My Blue Haven

2010-01-09 00:00

HIDING in Hilton’s misty fogginess is another of the area’s best-kept secrets. A place where the sounds of cicadas, wind chimes and the distant roar of the city lull you into trance-like drowsiness and there are so many Manet-blue flowers they make you giddy, like the bumbling bees drunk on the fragrance of camellias. And then the rush of an underground train rouses you and the caffeine­ from a first-class cappuccino kicks in.

The sound of the train in a tunnel where only the moles go, gives you a clue to where this heavenly spot is: at the end of a sinuous road so deep in the Groenekloof forests that I expected a hobbit to appear at any moment. Welcome to Hydrangea House, which isn’t called that for nothing.

For 10 months of the year the garden is ablaze with colours so glorious they’d make Van Gogh cut off his other ear and Gauguin come all the way from Tahiti just to paint them. The family fortunate enough to live here is the Frosts: Karin, Bill and their daughter Kerry, who runs the tea garden and function venue, helped by her mother. It has been open for about two years, but news of its delights has spread only slowly by word of mouth.

The Frosts offer warm home hospitality on a wooden deck that overlooks the garden and forest. It is an intimate space that is open from Tuesday to Sunday as a tea garden, and is also a function venue. “Our maximum is 60 people, so we can accommodate small weddings and intimate family gatherings such as 21st or anniversary celebrations, baby showers and kitchen teas.”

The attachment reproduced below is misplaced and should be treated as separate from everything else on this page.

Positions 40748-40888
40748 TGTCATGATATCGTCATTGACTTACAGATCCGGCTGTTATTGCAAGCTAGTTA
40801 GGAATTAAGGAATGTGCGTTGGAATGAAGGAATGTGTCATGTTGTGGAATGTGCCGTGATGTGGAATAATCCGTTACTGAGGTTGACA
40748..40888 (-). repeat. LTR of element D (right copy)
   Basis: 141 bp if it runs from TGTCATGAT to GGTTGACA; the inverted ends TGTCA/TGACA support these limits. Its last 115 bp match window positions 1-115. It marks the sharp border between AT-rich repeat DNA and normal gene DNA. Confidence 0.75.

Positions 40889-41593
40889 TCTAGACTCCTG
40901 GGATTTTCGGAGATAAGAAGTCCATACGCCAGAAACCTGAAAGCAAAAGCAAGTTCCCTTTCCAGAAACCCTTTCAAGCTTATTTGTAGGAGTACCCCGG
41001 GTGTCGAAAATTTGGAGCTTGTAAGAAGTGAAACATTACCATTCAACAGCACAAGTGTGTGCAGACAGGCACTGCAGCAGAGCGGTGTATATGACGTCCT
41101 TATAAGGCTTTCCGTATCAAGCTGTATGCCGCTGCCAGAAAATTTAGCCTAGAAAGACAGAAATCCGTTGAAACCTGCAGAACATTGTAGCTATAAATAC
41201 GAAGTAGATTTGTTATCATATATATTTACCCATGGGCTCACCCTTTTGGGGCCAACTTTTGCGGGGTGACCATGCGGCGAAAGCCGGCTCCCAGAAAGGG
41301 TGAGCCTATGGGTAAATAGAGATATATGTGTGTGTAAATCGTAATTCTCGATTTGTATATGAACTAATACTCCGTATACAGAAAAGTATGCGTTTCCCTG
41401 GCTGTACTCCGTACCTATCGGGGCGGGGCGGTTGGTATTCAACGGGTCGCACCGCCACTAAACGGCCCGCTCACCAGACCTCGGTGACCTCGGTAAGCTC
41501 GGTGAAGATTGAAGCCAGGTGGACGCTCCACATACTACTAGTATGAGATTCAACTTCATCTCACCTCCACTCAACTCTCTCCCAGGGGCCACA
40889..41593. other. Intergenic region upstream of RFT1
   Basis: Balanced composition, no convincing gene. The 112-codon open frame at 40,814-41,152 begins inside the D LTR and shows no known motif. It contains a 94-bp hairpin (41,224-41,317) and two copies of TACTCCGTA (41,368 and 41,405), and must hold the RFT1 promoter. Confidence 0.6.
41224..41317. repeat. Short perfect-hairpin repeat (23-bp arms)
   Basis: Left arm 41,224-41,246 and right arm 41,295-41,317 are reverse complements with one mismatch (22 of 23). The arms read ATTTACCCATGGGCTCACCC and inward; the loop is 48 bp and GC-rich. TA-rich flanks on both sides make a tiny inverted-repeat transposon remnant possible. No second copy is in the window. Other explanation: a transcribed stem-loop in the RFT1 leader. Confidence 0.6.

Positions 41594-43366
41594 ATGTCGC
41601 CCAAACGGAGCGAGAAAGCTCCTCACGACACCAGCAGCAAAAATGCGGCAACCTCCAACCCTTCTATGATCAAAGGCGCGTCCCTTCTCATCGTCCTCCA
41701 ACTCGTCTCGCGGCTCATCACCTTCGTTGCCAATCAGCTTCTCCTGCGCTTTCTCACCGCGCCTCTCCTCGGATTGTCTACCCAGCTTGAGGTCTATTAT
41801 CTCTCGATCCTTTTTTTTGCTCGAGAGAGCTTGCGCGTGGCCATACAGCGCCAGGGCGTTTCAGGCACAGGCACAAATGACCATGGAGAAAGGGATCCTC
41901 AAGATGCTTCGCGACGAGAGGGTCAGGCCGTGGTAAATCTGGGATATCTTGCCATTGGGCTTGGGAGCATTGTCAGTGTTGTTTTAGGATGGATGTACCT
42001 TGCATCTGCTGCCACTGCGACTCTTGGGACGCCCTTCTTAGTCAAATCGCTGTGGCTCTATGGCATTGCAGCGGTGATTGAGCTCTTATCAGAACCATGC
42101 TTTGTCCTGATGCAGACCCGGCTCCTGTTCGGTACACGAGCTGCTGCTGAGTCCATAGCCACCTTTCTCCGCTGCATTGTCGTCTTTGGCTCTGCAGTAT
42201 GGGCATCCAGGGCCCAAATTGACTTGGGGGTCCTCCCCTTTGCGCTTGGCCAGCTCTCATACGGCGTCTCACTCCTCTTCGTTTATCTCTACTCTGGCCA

The Frosts want guests to savour the peace and tranquillity while they prepare meals individually, so be prepared for a superb slow food experience. This is not a place to catch a quick coffee and make 10 phone calls on your cellphone at the same time. In fact, that would be an insult to the hosts and the venue, and besides, hobbits don’t do cellphones.

The menu offers a range of breakfast dishes and light meals such as salads, wraps and toasted sandwiches. There are also hearty meals like mother used to cook and Nic pronounced the lasagne­ worth going back for again. And again ... the children’s menu had Hannah hard pushed to choose and she made sure to leave space for her favourite dessert: peppermint crisp tart.

The menu carries stern warnings about child guests, which, Karin said, is based on experience. “Children are welcome, as long as they are well-behaved. We don’t want rowdy behaviour to spoil other people’s experience. There are also snakes in the forest so they cannot go exploring too far and really do need to be supervised by their parents.”

When you visit, be sure to go to the toilet, even if you don’t need to, as that’s a magical journey all of its own. Down flagstone steps and through flowers billowing like mauve-blue sails, it’s housed in converted staff quarters. The interior is decorated in beige-green colours with a quaint bamboo ceiling that Karin constructed herself.

Bill Frost is an organic cheese maker, and his range of Graceland cheeses is on sale, along with camembert from the next door neighbours: La Petite France.

We were delighted to discover that Kerry was trained to make cappuccinos by a professional barista, a Kenyan who goes by the charming and unexpected name of Nicodemus. For the cappuccino alone, let alone everything else it offers, Hydrangea House is now firmly on my list of favourite places.

• Hydrangea House, 38 Sutton Road, Hilton, 033 343 1455, 082 464 8412.

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